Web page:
On the other hand, when the comparison detects the pattern address contained in the lithography data agreeing with that in the correction data, or when there is a correction data corresponding to the pattern address to be lithographed, the pattern is lithographed by controlling the magnitude of the electron beam current in the electro-optic system 80 in accordance with the correction value contained in the read-out correction data in place of the lithography data (step ST15).

In this embodiment, before the pattern is lithographed, the decision is made about whether there is a correction data corresponding to the pattern address to be lithographed. When the correction data exists, the magnitude of the electron beam current in the electro-optic system 80 is controlled on the basis of the correction value contained in the correction data instead of the lithography data. Thus, in addition to widening and lengthening the pattern, the pattern Pl can be shortened to the pattern P2 and the pattern P3 narrowed to the pattern P4 as shown in FIG. 10.

While in the above embodiments the correction data is written on to the magnetic tape and stored in the magnetic disk 71, it is not restricted to this approach, and may be directly entered from the keyboard 70 connected to the CPU 72.

Although in FIG. 9, comparison of the address contained in the lithography data with that contained in the correction data is performed by the CPU 72, it is not limited to this technique, and may be carried out by the comparator circuit 10.

This invention may be practiced and embodied in still other ways without departing from the spirit or essential character thereof.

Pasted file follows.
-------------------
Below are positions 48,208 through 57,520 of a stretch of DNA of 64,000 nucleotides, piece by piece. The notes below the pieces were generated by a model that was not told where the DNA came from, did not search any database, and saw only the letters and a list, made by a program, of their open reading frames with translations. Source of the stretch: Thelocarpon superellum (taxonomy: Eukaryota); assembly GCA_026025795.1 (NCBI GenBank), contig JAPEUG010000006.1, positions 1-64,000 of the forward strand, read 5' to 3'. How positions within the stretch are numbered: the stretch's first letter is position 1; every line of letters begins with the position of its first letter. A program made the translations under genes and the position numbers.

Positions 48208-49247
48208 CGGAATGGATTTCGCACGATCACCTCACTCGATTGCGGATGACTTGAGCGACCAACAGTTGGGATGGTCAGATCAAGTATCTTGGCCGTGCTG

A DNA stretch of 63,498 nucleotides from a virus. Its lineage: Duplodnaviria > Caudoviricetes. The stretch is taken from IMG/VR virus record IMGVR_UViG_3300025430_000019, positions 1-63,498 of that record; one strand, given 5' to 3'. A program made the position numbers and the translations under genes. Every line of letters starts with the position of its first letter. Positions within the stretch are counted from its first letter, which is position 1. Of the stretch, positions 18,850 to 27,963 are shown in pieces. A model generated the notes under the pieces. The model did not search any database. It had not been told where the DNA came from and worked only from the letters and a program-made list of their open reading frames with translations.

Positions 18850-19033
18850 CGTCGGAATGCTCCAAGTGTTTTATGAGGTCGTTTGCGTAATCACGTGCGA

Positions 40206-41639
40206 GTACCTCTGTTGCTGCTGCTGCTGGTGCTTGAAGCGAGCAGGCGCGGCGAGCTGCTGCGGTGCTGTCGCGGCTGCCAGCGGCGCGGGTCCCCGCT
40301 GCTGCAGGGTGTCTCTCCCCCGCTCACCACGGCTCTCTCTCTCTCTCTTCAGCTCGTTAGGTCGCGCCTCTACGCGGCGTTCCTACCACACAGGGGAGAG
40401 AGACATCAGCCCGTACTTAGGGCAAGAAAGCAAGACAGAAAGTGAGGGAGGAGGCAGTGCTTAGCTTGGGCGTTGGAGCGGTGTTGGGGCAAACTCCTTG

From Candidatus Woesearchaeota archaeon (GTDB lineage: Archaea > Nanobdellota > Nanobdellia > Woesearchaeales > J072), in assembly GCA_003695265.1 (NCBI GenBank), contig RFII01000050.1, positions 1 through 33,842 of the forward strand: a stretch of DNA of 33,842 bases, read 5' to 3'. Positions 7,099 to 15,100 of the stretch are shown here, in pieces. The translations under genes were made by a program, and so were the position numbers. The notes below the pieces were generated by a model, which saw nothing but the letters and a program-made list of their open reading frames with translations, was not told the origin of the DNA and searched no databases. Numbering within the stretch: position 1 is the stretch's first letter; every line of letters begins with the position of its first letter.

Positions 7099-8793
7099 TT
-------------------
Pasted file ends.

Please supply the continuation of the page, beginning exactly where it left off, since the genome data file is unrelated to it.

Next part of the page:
The preferred embodiments described herein are there fore illustrative and not restrictive, the scope of the invention being indicated by the appended claims and all variations which come within the meaning of the claims are intended to be embraced therein.

Patent Citations
Cited PatentFiling datePublication dateApplicantTitle
US4678919 *Jul 14, 1986Jul 7, 1987Fujitsu LimitedElectron beam exposure method and apparatus
US4879473 *Sep 23, 1988Nov 7, 1989Mitsubishi Denki Kabushiki KaishaElectron-beam exposure apparatus
USRE33193 *Mar 5, 1987Apr 3, 1990Hitachi, Ltd.Ion beam processing apparatus and method of correcting mask defects
Referenced by
Citing PatentFiling datePublication dateApplicantTitle
US5194741 *Mar 20, 1992Mar 16, 1993Fujitsu LimitedMethod for writing a pattern on an object by a focused electron beam with an improved efficiency
US5202204 *Jun 11, 1990Apr 13, 1993Sony CorporationProcess of producing exposure mask
US5315123 *Sep 25, 1992May 24, 1994Hitachi, Ltd.Electron beam lithography apparatus
US5428552 *May 5, 1994Jun 27, 1995International Business Machines CorporationData compaction techniques for generation of a complex image
US6023068 *Nov 5, 1997Feb 8, 2000Canon Kabushiki KaishaSemiconductor device manufacturing apparatus
US6674086 *Mar 9, 1999Jan 6, 2004Hitachi, Ltd.Electron beam lithography system, electron beam lithography apparatus, and method of lithography
US7245799Nov 24, 2004Jul 17, 2007Zygo CorporationOptical fiber connectors and systems including optical fiber connectors
WO2005052652A2 *Nov 24, 2004Jun 9, 2005James ParsonsOptical fiber connectors and systems including optical fiber connectors
Classifications
U.S. Classification250/492.2, 250/398
International ClassificationH01J37/302, H01L21/027, H01L21/30
Cooperative ClassificationH01J37/3026
European ClassificationH01J37/302B2
Legal Events
DateCodeEventDescription
Jul 1, 2003FPAYFee payment
Year of fee payment: 12
Jul 12, 1999FPAYFee payment
Year of fee payment: 8
Jul 3, 1995FPAYFee payment
Year of fee payment: 4
Oct 28, 1991ASAssignment
Owner name: KABUSHIKI KAISHA TOSHIBA A CORP. OF JAPAN, JAPAN
Free format text: ASSIGNMENT OF ASSIGNORS INTEREST.;ASSIGNOR:SUZUKI, TOSHIYUKI;REEL/FRAME:005889/0581
Effective date: 19910212